Kenneth Blum*, David Baron, Lisa Lott, Jessica Valdez Ponce, David Siwicki, Brent Boyett, Bruce Steinberg, Edward J. Modestino, Lyle Fried, Mary Hauser, Thomas Simpatico, B. William Downs, Thomas McLaughlin and Rajendra D. Badgaiyan Pages 1 - 15 ( 15 )
Background: The search for an accurate, gene-based test to identify heritable risk Reward Deficiency Syndrome (RDS) was conducted based on hundreds of published studies about the role of dopamine in addictive behaviors, including risk for dependence; both drug and non-drug. The term RDS was first coined by Blum’s group in 1995 to identify a group of behaviors with an in common neurobiological mechanism associated with polymorphic allelic propensity for hypodopaminergia.
Objectives: To outline the process used to select risk alleles of reward genes for the Genetic Addiction Risk Score (GARS) test. Consequently to address the limitations caused by inconsistent results that occur in many of case-control behavioral association studies, perhaps due to the failure of investigators to adequately screen controls for drug and alcohol use disorder, and any of the many RDS behaviors, including nicotine dependence, obesity, pathological gambling, and internet gaming addiction.
Method: Review of the literature related to the function of risk alleles of reward genes associated with hypodopaminergia in relevant case-controlled association studies for the selection of alleles to be measured by the Genetic Addiction Risk Score (GARS) test.
Result: The prevalence of the DRD2 A1 allele in unscreened controls (33.3%), compared to “super-controls” [highly RDS screened controls (3.3%) in proband and family] is used to exemplify a possible solution.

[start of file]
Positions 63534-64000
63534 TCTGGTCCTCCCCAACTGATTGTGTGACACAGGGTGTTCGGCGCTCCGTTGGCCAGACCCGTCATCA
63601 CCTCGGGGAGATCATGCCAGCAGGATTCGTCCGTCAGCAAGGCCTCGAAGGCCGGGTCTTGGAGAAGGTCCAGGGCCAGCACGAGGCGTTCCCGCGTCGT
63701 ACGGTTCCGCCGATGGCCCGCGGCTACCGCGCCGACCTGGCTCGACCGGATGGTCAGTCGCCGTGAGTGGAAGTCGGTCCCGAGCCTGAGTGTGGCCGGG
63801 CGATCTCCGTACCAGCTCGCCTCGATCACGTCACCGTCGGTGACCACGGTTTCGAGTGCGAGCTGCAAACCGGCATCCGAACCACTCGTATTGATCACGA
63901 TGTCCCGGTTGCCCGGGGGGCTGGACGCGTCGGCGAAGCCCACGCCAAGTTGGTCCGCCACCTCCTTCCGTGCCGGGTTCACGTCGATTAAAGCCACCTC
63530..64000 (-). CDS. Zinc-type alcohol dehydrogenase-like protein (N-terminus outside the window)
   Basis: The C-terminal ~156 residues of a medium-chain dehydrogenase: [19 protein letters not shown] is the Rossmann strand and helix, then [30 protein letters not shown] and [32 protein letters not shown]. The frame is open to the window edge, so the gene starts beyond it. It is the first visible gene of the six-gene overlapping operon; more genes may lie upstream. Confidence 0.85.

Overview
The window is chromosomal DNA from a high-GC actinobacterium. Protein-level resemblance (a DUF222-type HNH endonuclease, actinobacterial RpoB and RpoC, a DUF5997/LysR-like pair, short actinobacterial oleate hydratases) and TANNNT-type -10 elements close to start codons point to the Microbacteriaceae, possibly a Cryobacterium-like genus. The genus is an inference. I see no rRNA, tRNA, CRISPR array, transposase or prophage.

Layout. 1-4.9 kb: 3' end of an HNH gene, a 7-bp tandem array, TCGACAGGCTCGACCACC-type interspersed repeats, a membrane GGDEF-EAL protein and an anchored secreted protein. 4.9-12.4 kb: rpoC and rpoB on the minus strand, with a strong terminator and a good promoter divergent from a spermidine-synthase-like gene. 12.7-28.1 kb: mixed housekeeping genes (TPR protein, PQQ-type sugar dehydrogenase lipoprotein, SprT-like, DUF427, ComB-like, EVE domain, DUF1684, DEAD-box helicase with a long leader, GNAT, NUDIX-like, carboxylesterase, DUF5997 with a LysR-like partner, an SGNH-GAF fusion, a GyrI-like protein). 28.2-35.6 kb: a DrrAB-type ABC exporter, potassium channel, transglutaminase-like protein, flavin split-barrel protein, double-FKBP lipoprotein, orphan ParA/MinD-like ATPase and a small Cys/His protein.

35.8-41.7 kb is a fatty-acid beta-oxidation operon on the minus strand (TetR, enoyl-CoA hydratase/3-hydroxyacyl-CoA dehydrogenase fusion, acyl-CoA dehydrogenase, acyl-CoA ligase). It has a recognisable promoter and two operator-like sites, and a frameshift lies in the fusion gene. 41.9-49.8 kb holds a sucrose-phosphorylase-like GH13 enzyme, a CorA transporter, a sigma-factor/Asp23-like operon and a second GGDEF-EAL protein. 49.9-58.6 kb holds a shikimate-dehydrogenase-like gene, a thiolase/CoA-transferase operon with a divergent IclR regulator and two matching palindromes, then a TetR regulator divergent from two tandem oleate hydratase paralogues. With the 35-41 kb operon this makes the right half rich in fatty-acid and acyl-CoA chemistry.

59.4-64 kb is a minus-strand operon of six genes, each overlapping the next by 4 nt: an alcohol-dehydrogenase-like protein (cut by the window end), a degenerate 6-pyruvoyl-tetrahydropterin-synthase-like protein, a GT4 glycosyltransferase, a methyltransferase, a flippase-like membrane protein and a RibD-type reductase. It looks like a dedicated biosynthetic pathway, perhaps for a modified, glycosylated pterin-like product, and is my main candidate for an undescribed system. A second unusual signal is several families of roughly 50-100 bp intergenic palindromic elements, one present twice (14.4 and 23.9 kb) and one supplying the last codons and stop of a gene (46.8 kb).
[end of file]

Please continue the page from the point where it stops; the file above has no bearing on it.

Conclusion: Unlike one gene-one disease (OGOD), RDS is polygenetic, very complex and any RDS-related behaviors must be eliminated from the Control group in order to obtain the best possible statistical analysis; instead of comparing the phenotype with disease-ridden controls.
Case controlled Studies, Super Controls, Genetic Addiction Association Studies, Genetic Prevalence, Study Controls, Reward Deficiency Syndrome (RDS), Study Controls, Behavioral Genetic Research, Hypodopaminergia, Single Nucleotide Polymorphisms (SNPs)
Graduate School of Biomedical Science, Western University Health Sciences, Pomona, CA, Graduate School of Biomedical Science, Western University Health Sciences, Pomona, CA, Division of Precision Addiction Management, Geneus Health, San Antonio, TX, Division of Precision Addiction Management, Geneus Health, San Antonio, TX, Division of Precision Addiction Management, Geneus Health, San Antonio, TX, Division of Neuroscience & Addiction Therapy Research, Pathway HealthCare, Birmingham, AL, Department of Psychology, Curry College, Milton, MA, Department of Psychology, Curry College, Milton, MA, Transformations Treatment Center, Delray Beach, FL, Dominion Diagnostics, North Kingston, RI, Department of Psychiatry, University of Vermont, Burlington, VM, Victory Nutrition International, Inc., Lederach, PA, Center for Psychiatric Medicine, Lawrence, MA, Department of Psychiatry, South Texas Veteran Health Care System, Audie L. Murphy Memorial VA Hospital, and Long School of Medicine, University of Texas Medical Center, San Antonio, TX